Bridegroom is almost the opposite of Crone and is described as charismatic, gorgeous, confident and a bit cocky at times. The two are introduced by close friends and exchange numbers that same night.
Almost instantly, Crone and Bridegroom grow close in friendship and would talk for hours on the phone. The friendship turns into a relationship and they begin living together. Their friends describe them as the perfect couple with a love many dreamed of having.
Although not legally married, Crone and Bridegroom share a life together as any heterosexual married couple would. They had shared accounts, a business and a place together. The only difference was they didn’t have the same rights and benefits as a heterosexual married couple. This would later affect them in a horrifying way.
While today it is becoming more socially acceptable to be gay, it is still an everyday struggle for those who have grown up in areas where there aren’t many gay people or for the family members of those who are gay.
The film is great because it’s a true story about two small town boys and their experiences growing up and journeys discovering and accepting who they really are.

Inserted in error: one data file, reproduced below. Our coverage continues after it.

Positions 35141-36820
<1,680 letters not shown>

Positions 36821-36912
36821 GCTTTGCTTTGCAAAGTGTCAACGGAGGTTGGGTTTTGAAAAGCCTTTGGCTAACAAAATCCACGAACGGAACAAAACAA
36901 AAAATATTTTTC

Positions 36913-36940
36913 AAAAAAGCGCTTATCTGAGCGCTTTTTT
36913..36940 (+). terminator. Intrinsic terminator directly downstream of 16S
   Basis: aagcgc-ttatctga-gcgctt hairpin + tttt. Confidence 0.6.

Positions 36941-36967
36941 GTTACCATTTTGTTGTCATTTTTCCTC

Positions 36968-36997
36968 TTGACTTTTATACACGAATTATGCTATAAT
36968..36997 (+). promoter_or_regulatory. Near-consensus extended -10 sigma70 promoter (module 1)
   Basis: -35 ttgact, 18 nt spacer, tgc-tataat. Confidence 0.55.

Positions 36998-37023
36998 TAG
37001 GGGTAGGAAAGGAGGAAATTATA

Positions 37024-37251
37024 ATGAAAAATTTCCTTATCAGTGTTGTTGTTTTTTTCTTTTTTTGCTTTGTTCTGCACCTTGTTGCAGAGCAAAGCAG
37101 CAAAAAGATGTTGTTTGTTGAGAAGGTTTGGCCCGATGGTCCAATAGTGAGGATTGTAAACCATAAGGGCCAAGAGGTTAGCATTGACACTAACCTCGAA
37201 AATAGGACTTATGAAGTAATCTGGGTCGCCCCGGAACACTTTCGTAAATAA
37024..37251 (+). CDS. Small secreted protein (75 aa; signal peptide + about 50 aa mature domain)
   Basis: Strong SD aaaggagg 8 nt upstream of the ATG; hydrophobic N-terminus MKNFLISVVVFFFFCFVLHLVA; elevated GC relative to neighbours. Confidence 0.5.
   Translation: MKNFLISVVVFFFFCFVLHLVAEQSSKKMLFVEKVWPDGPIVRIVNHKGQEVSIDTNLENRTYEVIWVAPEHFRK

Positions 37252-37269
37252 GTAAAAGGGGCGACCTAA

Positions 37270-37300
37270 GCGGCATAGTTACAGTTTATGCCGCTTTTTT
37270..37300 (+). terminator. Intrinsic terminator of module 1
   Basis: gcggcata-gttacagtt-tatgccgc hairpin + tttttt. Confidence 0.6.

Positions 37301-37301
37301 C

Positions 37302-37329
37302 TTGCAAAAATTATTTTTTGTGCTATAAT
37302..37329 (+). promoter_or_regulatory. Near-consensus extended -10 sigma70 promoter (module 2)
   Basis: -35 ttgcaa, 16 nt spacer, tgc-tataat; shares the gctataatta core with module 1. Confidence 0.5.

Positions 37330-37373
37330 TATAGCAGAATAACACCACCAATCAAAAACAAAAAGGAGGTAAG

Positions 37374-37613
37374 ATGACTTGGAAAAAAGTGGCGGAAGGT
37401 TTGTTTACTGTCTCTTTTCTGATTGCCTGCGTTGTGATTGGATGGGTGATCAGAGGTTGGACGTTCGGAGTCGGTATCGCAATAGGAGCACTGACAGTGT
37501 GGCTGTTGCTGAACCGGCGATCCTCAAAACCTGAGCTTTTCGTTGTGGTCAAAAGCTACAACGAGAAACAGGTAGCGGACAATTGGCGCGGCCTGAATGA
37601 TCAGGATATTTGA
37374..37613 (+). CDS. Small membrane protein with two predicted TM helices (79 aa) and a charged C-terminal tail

It takes a lot for me to shed a few tears but this movie brought them out. I loved the film for its honesty. It’s real and told by the friends and family members from both sides.
The film has won the audience awards at the TriBeca Film Festival and was introduced on the Oprah Winfrey Network for its official television premiere Oct. 27.
The film is currently only available to stream on Netflix.
“Bridegroom” is rated R for some language.
In 2012, a horror anthology was released called “V/H/S.” As a fan of horror, found-footage style of filmmaking, and anthologies, I of course checked it out (when it was free on Netflix. I’m no rookie.) It was awful, save for the decent segment they ended it on, and I was devastated. So, naturally, when they announced “V/H/S/2,” I knew to avoid it … Yeah, of course I watched it (when it was free on Netflix), and to quote a great critic: “It stinks.”